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Old 02-01-2012, 09:02 PM   #1
je52rm
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Default beersmith 2 question

I just downloaded the trial of beersmith 2 and I have a question about making a starter. I am gonna be making an AG Brown Ale with a target starting gravity of 1.055-1.056. I entered the recipe (Very Easy! Nice software i will definitely buy when trial ends) and all the info. It recommends making a 1.87 Liter starter when using my WLP005 British Ale yeast with this recipe . It says the recommended yeast cells needed are 186.9 billion cells and with the adjustment for the bottling date of the WLP005 it says theres approx. 86.7 billion viable cells in the vial. I plan on decanting the extra liquid on top and bringing back to room temp before pitching.

Does this amount seem correct? Seems like a big starter. My other starters were only 1 liter for similar or higher SG brews. Thanks for the help

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Old 02-01-2012, 09:05 PM   #2
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I have never paid attention to that, but there are a TON of yeasties in that vial. Why dont you just make a starter 24-48 hrs ahead of time to be sure?
Now that I re-read... I dont pay attention to volume either, I use 1/4 tsp yeast nutrient 2 cups water and 1/2 cup dme. I then swirl it around every time I walk by and pitch 24-48 hrs later. works great.

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Old 02-01-2012, 09:09 PM   #3
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I have never paid attention to that, but there are a TON of yeasties in that vial. Why dont you just make a starter 24-48 hrs ahead of time to be sure?
i do plan on making the starter ahead of time. My question pertains to using the beersmith software and what it's recommending me to do to make an appropriate starter. Just out of curiosity why would you "never pay attention" to what the software says to do?
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Old 02-01-2012, 09:16 PM   #4
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What type of starter are you planning to do? If you have a stirplate you can make one that is smaller and have it ready faster.

Mrmalty.com suggests 2.12L for a simple starter, 1.22L for intermittent shaking, and 1L with a stir plate.

If you use a stirplate you can go with 12-18 hrs (I go about 24) then chill for a day or so until the yeast drop out and compact on the bottom, then decant and warm the yeast up to pitch.

Both Wyeast smackpacks and White Labs vials DO NOT contain the optimum number of yeast cells to pitch in 5 gallons if the OG is over about 1.030.

It will ferment, you will get beer, but, it may not be as good as it could be.

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Old 02-01-2012, 09:24 PM   #5
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Quote:
Originally Posted by je52rm View Post
i do plan on making the starter ahead of time. My question pertains to using the beersmith software and what it's recommending me to do to make an appropriate starter. Just out of curiosity why would you "never pay attention" to what the software says to do?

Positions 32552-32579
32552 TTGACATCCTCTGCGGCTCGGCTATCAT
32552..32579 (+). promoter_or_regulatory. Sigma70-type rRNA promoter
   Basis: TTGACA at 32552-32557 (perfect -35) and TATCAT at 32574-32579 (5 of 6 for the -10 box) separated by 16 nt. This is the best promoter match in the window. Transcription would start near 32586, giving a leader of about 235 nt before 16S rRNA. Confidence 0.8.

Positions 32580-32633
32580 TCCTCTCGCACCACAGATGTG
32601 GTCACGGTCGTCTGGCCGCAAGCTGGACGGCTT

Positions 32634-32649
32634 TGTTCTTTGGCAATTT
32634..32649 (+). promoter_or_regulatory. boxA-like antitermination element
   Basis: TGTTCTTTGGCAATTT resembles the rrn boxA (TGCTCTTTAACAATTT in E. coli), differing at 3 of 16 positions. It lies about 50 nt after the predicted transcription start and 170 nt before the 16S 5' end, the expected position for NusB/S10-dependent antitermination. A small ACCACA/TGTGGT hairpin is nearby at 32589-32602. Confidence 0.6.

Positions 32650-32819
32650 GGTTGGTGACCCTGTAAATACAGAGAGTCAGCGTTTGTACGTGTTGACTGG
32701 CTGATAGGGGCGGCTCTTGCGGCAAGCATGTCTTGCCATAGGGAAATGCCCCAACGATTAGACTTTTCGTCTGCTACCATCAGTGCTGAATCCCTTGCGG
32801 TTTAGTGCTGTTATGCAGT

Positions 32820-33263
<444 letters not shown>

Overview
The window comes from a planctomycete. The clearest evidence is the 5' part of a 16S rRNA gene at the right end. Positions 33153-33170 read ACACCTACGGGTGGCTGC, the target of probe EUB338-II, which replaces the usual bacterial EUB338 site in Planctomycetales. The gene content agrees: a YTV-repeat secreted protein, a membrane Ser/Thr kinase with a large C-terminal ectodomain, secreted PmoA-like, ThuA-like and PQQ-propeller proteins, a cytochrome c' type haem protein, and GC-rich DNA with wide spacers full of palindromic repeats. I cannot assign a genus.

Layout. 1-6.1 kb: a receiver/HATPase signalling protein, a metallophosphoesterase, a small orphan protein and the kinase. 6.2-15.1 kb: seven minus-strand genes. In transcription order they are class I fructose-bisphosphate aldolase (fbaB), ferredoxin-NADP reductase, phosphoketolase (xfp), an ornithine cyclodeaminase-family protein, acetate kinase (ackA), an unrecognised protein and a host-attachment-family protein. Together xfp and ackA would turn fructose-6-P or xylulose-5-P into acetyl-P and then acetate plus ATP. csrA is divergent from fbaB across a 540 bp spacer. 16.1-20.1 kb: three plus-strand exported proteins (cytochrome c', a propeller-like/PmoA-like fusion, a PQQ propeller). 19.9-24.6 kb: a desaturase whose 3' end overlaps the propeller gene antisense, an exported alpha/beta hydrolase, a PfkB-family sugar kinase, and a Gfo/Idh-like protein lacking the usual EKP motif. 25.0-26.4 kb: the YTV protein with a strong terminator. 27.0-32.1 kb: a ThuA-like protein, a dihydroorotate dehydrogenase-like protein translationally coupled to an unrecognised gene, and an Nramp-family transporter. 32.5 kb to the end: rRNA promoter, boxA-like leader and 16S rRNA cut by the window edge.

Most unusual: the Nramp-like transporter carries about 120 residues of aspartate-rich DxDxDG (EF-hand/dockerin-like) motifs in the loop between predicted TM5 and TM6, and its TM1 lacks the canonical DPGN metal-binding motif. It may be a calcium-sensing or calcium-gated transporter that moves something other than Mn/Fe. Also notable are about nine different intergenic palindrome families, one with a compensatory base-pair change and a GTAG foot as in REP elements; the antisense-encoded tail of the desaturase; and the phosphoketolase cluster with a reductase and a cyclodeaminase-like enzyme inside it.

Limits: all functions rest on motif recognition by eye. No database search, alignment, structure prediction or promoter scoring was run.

Because with the starter I just described to you always works perfect for me, great brew every time and I had never had a bad fermentation using that method. I use beersmith and love it, just saying I have never paid attention to the "volume" of starter it recomends
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Old 02-01-2012, 09:28 PM   #6
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What type of starter are you planning to do? If you have a stirplate you can make one that is smaller and have it ready faster.

Mrmalty.com suggests 2.12L for a simple starter, 1.22L for intermittent shaking, and 1L with a stir plate.

If you use a stirplate you can go with 12-18 hrs (I go about 24) then chill for a day or so until the yeast drop out and compact on the bottom, then decant and warm the yeast up to pitch.

Both Wyeast smackpacks and White Labs vials DO NOT contain the optimum number of yeast cells to pitch in 5 gallons if the OG is over about 1.030.

It will ferment, you will get beer, but, it may not be as good as it could be.
Ok cool thanks! I just wanted to make sure I wasn't way off with the amounts the software was saying to use. I will be making the starter in a 1-gallon glass cider jug with foil on top so it can breath. No stir plate yet unfortunately. I plan on being home all day tomorrow and just plan on swirling it by hand often.
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Old 02-01-2012, 09:38 PM   #7
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If you have access to an old computer to scavenge. You can build a stirplate for less than $10.

You need a box. I used a wood cigar box that I already had.
Remove the fan from the computer.
Remove and open the hard drive. You want the magnet from the read/write arm.
Glue the magnet on top of the middle of the fan.
You then need a power supply. I had one from an old answering machine. It is the box thing that plugs into the wall outlet.
At Radio Shack you can get a rheostat and knob.

Mount all this in the box and you have a DIY stirplate.
You will also need a stirbar and a flat bottomed vessel/flask.

There are instructions on this site and videos on YouTube.

It is well worth doing.

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